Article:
The Chamber of Architects has issued a directive to architects aimed at protecting the setting, or buffer zone, of Ggantija Temples from various applications for blocks of flats that the Planning Authority is currently processing. The blocks of flats are proposed for neighbourhoods at the periphery of the temple that consist of two-storey, baroque townhouses.
I felt I could not let this go
Andre Pizzuto, president, Chamber of Architects
The directive is given teeth by the power of sanction: any architect who proposes development that would mar the setting of the temples would potentially be subject to proceedings of professional misconduct. A finding of professional misconduct could lead to a sanction ranging from admonishment to revocation of warrant.
The directive draws attention to the Superintendence of Cultural Heritage, which has taken inconsistent positions on proposed developments in the buffer zone of Ggantija Temples.
Contacted for comment by this website, the president of the chamber, Andre Pizzuto, said: “We have been following the debate about the project [block of flats] near Ggantija Temples and felt that, as a Kamra tal-Periti, we had to carry out our duty. As a president I felt that I could not let this go, and the council was unanimous in its support for the directive.”
Pizzuto, who was recently overwhelmingly elected for a new term of president of the chamber, added: “Aside from issue of planning, we also looked at the issue from the point of view of processional practice, which is what we consider the proper or correct way to practice architecture professionally. We have to look after our heritage. It is one of the responsibilities that arises from the law passed in December of 2022.”
The directive holds that any developments in the buffer zone of Neolithic temples has to be “in proportion” to the surroundings in terms of height, massing, and bulk.
This point is then expanded into what would constitute professional misconduct. This includes “development that would alter the physical, visual or environmental integrity of the megalithic temples, their buffer zones and surrounding landscape.” This point tackles the very idea of having blocks of flats in the neighbourhoods within the buffer zone of Ggantija Temples. At present the area consists of two-storey townhouses with baroque features, and multi-storey blocks of flats would alter the character or visual integrity of the buffer zone.
Another point specifies that “development that would alter the views or vistas of and from the megalithic temples” could constitute professional misconduct.
In this case, blocks of flats that are five storeys high – there are currently three proposals for five-storey blocks of flats – would open the way for further five-storey blocks of flats that would cumulatively mar the setting and vista from and to the temples.
The long-distance vista of the Ggantija Temples is one of the quintessential views of Gozo, and part of the temples’ attractiveness and setting: the temples with their megalithic stones set among fields, the rows of two-storey townhouses behind them and, further in the backdrop, the baroque town church and Ta Kola Windmill rising over the townscape.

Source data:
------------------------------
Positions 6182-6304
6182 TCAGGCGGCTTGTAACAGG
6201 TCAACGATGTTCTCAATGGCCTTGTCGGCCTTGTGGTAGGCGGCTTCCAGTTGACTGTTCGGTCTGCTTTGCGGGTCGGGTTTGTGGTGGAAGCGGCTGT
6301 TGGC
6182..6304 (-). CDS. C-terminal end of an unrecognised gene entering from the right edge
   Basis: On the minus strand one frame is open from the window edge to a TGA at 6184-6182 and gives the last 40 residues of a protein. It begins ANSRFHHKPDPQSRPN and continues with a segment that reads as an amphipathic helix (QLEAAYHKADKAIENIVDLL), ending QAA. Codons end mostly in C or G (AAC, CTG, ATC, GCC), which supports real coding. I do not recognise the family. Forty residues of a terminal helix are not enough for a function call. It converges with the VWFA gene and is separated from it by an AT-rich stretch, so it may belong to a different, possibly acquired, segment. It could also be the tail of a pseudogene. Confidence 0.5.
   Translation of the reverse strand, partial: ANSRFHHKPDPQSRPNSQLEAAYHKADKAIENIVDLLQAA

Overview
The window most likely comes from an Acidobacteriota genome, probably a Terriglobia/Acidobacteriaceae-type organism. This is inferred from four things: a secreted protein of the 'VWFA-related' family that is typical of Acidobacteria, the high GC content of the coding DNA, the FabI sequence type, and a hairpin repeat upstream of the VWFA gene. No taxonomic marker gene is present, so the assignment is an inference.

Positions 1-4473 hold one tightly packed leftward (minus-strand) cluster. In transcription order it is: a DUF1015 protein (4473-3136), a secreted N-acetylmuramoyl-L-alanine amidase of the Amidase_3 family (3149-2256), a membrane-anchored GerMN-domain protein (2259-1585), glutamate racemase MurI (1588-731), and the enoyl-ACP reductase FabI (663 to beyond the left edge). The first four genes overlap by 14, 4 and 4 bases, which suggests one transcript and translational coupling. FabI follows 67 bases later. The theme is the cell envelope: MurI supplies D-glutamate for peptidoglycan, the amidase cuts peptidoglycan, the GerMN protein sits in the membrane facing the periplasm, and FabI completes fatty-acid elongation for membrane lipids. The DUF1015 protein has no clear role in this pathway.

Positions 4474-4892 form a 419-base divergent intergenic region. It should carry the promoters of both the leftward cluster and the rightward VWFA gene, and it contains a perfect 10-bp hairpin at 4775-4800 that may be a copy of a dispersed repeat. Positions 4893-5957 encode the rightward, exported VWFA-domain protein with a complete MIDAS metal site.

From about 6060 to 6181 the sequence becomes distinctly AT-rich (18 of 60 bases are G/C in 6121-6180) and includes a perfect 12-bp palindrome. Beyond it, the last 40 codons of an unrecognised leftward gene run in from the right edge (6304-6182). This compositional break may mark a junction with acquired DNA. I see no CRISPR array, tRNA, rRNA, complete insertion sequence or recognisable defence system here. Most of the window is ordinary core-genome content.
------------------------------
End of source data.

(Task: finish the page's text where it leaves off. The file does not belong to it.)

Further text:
This vista, or view, would be marred even if the proposed blocks of flats is reduced to four-storeys, something that draws attention to what the Superintendence of Cultural Heritage wrote to the Planning Authority last summer. At the time it gave its blessing to a block of four floors situated 30 metres from the windmill and within the buffer zone of Ggantija Temples.
The directive specifies that architects have to consult with heritage authorities, including Heritage Malta and the Superintendence of Cultural Heritage. And this draws attention to the inconsistent, fickle position of the Superintendence in the two of the five planning applications that have advanced most in the planning process.
In the case mentioned above, situated 30 metres from the windmill, the Superintendence gave its blessing to the four-storey block of flats even though, a year earlier, it opposed a building further away from the temples and the windmill of similar height and lesser bulk. This website made detailed revelations of that case in an investigative article published last summer (this website’s revelation eventually led the Planning Authority board to hold off on a decision and reopen consultations with the Superintendence).
In another case, a proposed block called Ggantija Heights, the Superintendence asked for the removal of the entire top floor from the proposal and the splitting of the buildings with its wide frontage into two blocks. Then, six months later, after the applicant removed one penthouse out of eight from the top floor (not the entire floor as the Superintendence had asked), the Superintendence changed its position and said that the proposal was acceptable.
Such inconsistencies may make the Superintendence the weakest link not only in the Chamber of Architects’ directive, but also in the planning circular about developments in the scheduled setting of heritage buildings. In similar fashion to the Chamber’s directive, the planning circular published in May of 2020 also promotes the concept that new developments have to conform with other buildings in the neighbourhood, particularly when it comes to height.
In the latest letter about yet another proposed block of flats in the buffer zone, the Superintendence as well as Heritage Malta did not take a strong position against the particular block of flats as such. They wrote that the proposed development has "limited impact" on heritage sites, but then expressed concern at the "domino effect creating significant impact on views and vistas as seen from important cultural heritage sites of Ggantija, Il-Mithna Ta Kola, and the Xaghra Circle."
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